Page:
Energy Level – OSV execs say stacking is best option


Dr. William J. Pike WorkBoat Magazine

Talk at Marine Money‘s 6th Annual Houston Offshore Finance Forum last week confirmed the distress the workboat industry is experiencing.

Todd Hornbeck, chairman, president and CEO of Hornbeck Offshore Services Inc., described an industry that “has not seen the bottom yet” in the Gulf of Mexico. The reason, Hornbeck said, is that oil and gas operators will not cut dividends but have instead chosen to “make money on the backs of the service companies.”

Hornbeck was joined in a panel session by Quintin Kneen, president and CEO of GulfMark Offshore Inc.; Jeffrey M. Henderson, executive vice president and CFO of Harvey Gulf International Marine LLC; and J. Peter Laborde, founder of Laborde Marine.

The discussion focused on financials, with Kneen noting that liquidity is the “name of the game.” The real foci, he said, should be improving banking relations, redoing covenants and modifying debt agreements. Henderson agreed, noting that Harvey Gulf would be willing to go to cash breakeven in the short term, but anything less than that would require stacking.

While most agreed that banks are now not good sources of funds for the industry, they seemed to agree that private equity was still an option. In fact, Laborde noted that on a recent trip to New York City to visit with the private equity brigade, it surprised him to learn how much they actually knew about the offshore service vessel industry. Laborde indicated that they were particularly enthusiastic, even in the face of industry resistance.

“Over the last year, we have been telling them that this is not the time,” Laborde said. “[But] they are coming whether we like it or not. It’s like we have a bullseye on our backs.”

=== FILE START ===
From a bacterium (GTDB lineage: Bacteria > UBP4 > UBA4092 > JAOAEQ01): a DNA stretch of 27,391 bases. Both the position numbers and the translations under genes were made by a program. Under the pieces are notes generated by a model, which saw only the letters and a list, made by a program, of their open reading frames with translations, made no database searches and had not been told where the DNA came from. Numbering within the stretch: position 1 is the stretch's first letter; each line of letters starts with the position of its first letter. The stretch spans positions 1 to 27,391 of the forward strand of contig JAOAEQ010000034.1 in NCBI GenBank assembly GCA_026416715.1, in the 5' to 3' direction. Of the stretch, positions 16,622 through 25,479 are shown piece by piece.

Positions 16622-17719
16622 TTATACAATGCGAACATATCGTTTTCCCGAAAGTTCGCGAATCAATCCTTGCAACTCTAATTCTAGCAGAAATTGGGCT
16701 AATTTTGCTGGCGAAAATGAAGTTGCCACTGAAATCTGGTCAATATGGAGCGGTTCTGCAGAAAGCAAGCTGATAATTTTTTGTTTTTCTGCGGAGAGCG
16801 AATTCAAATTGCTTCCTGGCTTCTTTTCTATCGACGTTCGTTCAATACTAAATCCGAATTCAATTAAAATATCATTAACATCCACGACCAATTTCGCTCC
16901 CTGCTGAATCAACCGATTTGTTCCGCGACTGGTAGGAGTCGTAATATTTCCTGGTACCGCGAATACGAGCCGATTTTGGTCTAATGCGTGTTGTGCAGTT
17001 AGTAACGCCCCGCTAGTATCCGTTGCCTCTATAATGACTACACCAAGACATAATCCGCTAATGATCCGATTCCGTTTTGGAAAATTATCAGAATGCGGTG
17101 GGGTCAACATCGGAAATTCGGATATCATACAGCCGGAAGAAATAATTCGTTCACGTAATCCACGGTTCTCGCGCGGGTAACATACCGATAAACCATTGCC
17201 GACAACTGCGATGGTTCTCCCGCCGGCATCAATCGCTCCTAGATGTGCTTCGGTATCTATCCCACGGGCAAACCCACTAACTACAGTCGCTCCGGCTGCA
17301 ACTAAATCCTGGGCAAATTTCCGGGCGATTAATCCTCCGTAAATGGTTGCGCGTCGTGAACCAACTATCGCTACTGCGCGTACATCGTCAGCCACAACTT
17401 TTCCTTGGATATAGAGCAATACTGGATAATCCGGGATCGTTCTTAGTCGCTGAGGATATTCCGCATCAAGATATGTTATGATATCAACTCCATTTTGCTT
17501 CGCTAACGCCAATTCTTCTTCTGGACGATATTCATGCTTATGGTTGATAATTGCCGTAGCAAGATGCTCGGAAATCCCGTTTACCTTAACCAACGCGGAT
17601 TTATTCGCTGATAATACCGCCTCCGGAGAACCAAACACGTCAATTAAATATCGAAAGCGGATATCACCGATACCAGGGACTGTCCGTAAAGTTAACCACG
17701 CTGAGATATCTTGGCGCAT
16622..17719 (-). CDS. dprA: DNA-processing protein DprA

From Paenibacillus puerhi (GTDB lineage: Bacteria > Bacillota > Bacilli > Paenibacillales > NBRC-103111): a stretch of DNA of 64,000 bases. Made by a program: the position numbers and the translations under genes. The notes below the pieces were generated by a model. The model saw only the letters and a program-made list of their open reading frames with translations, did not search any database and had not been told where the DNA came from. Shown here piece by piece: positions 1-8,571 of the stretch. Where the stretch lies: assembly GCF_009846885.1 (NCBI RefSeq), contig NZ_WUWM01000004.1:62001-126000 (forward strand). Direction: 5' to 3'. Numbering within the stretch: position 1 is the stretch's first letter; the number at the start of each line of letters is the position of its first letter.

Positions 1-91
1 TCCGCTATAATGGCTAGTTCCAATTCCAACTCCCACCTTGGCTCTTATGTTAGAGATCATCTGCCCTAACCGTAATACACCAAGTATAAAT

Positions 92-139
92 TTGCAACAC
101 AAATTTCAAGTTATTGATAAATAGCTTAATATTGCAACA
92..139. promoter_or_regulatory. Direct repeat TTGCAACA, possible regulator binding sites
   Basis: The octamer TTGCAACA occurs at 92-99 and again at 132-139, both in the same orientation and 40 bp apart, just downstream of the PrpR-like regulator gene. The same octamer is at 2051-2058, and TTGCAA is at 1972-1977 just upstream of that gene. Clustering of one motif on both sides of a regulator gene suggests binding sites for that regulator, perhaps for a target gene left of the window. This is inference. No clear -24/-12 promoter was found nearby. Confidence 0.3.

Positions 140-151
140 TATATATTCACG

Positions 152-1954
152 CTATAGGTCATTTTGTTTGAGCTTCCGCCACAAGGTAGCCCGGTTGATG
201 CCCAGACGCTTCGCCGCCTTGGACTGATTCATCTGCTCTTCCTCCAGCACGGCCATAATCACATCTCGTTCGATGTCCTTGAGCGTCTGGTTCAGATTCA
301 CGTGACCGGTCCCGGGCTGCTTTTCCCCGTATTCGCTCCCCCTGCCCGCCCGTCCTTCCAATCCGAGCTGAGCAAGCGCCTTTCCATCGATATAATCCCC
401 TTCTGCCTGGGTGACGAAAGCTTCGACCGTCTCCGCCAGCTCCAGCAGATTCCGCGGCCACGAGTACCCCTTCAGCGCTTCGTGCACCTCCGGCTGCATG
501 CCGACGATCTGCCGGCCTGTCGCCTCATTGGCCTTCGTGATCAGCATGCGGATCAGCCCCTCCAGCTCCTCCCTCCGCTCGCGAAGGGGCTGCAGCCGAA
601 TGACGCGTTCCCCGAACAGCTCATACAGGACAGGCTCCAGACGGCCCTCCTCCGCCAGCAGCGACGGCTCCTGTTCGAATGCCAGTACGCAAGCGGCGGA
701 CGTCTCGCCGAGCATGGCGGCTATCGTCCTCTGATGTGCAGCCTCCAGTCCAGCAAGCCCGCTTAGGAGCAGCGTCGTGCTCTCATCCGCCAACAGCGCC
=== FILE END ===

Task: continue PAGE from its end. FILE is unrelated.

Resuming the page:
According to Hornbeck, the danger in the private equity fund scenario is that “if the banks will give us money, we will build boats. We are our own worst enemy.” Laborde agreed, noting that a publically traded company could be forced to overbuild by investors.

When asked about consolidation as an answer to the financial woes plaguing the industry, most panel members were skeptical.

“Why consolidate,” said Henderson, “when you can’t put the boats to work?”

As the discussion progressed, the consensus of the panel was that stacking was the best option.

“We believe that the best strategy is to take vessels out of the market,” Hornbeck said. “It’s the best way to reduce costs and save cash. If you don’t, and [you] work below costs, you are just damaging equipment for no reason.” However, he warned, the exit of skilled mariners from the market will make it difficult to bring vessels out of stack.

An alternative to stacking, especially for older, smaller vessels, is scrapping. But that is not without problems either. As Kneen noted, most OSV hulls are not big enough to bring to traditional scrapping yards and scrapping locally is often difficult because of environmental concerns and regulations. He suggested that most vessels will be scrapped in place with significant equipment removals.